5 Ways to Get More Greens Without Eating a Salad

sauteed spinach and garlic

If there is one thing you can do to enhance your diet, it’s adding in more green vegetables. These power foods are packed with vitamins, minerals, and fiber. Regardless of what diet you follow—vegetarian, vegan, low-carb, or paleo, adding more green vegetables can support you in improving your overall health.   

According to Harvard’s School of Public Health, eating vegetables can reduce the risk of heart disease, stroke, and some cancers. Additionally, eating veggies over higher-calorie foods can help manage body weight.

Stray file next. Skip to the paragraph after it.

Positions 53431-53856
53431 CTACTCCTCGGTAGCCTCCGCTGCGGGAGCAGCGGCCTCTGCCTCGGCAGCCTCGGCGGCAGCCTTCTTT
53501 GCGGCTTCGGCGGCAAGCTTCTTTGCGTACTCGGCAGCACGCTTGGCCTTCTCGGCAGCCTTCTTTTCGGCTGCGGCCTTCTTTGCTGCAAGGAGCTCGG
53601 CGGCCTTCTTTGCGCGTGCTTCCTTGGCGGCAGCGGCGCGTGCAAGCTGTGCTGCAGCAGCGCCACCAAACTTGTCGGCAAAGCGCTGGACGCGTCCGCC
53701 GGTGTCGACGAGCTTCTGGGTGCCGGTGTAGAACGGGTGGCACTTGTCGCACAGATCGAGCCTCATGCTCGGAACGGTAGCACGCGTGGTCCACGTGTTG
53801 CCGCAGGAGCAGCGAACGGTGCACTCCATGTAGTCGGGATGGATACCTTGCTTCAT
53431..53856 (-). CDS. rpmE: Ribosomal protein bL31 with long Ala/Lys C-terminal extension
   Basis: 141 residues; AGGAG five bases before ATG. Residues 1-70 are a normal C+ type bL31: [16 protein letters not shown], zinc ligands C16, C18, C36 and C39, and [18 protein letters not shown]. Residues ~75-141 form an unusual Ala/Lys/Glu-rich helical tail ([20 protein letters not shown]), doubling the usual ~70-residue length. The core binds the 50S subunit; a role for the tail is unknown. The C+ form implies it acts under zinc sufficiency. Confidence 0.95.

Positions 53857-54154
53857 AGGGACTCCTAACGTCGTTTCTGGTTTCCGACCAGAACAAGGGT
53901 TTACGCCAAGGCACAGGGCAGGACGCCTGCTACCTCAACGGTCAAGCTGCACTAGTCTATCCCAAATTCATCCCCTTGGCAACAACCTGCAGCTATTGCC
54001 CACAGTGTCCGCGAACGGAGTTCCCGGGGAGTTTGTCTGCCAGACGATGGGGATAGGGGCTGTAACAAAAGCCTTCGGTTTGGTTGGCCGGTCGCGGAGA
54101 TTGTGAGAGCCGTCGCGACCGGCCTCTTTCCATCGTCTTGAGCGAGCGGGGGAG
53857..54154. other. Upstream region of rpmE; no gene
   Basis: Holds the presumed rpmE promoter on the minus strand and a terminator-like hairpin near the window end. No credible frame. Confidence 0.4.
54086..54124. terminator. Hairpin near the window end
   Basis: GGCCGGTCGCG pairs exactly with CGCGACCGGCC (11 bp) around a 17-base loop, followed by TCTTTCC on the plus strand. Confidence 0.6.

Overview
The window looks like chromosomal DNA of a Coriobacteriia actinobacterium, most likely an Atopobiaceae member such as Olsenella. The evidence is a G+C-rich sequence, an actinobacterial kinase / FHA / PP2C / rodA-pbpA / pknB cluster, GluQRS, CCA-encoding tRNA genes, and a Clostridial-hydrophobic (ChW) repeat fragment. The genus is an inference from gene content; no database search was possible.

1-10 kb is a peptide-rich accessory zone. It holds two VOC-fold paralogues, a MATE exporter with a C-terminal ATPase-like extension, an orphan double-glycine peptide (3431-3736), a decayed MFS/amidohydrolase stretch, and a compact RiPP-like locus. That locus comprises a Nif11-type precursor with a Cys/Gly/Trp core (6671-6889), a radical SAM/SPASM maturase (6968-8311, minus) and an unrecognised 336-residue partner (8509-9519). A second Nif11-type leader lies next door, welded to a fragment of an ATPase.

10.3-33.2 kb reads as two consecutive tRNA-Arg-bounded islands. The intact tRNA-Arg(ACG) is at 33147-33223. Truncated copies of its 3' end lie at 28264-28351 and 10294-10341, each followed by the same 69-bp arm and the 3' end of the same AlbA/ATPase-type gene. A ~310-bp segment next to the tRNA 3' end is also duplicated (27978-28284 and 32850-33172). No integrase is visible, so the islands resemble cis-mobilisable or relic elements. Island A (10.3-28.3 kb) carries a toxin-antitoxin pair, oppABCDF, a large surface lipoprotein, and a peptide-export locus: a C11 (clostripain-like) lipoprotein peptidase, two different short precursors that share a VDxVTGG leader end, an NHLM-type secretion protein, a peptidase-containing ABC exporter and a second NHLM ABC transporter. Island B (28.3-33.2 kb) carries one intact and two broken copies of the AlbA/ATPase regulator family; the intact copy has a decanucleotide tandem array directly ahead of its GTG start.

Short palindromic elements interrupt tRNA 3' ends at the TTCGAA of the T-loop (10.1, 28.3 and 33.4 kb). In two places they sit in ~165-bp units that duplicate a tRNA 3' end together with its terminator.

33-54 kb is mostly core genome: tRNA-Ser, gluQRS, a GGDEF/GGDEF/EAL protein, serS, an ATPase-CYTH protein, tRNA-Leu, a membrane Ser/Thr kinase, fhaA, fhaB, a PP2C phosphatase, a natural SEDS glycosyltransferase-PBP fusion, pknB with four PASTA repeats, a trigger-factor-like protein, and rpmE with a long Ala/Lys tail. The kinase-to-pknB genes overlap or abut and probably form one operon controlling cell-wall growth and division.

The U.S. government guidelines’ recommended intake for vegetables per day is 2 to 2.5 cups for women and 3 to 3.5 cups for men. In a 2013 report by the CDC, data showed that 87 percent of Americans did not meet the recommended daily vegetable intake from 2007 to 2010.

The good news is that you can enjoy a wide variety of vegetables to hit your daily intake. Keep in mind that each vegetable has its own unique makeup of vitamins and minerals, so it is important to rotate through different types of vegetables to get all of the nutrients that your body needs.

While there are plenty of green vegetables to choose from, here are some of the more nutrient-dense options for you to try:

  • Kale
  • Spinach
  • Swiss chard
  • Collard greens
  • Mixed greens
  • Baby greens
  • Arugula
  • Brussels sprouts
  • Asparagus
  • Zucchini
  • Mustard greens
  • Dandelion greens

Remember to focus on consuming darker green leafy vegetables like spinach, mixed greens, and arugula, instead of vegetables like iceberg and romaine lettuce, because they have more vitamins and minerals.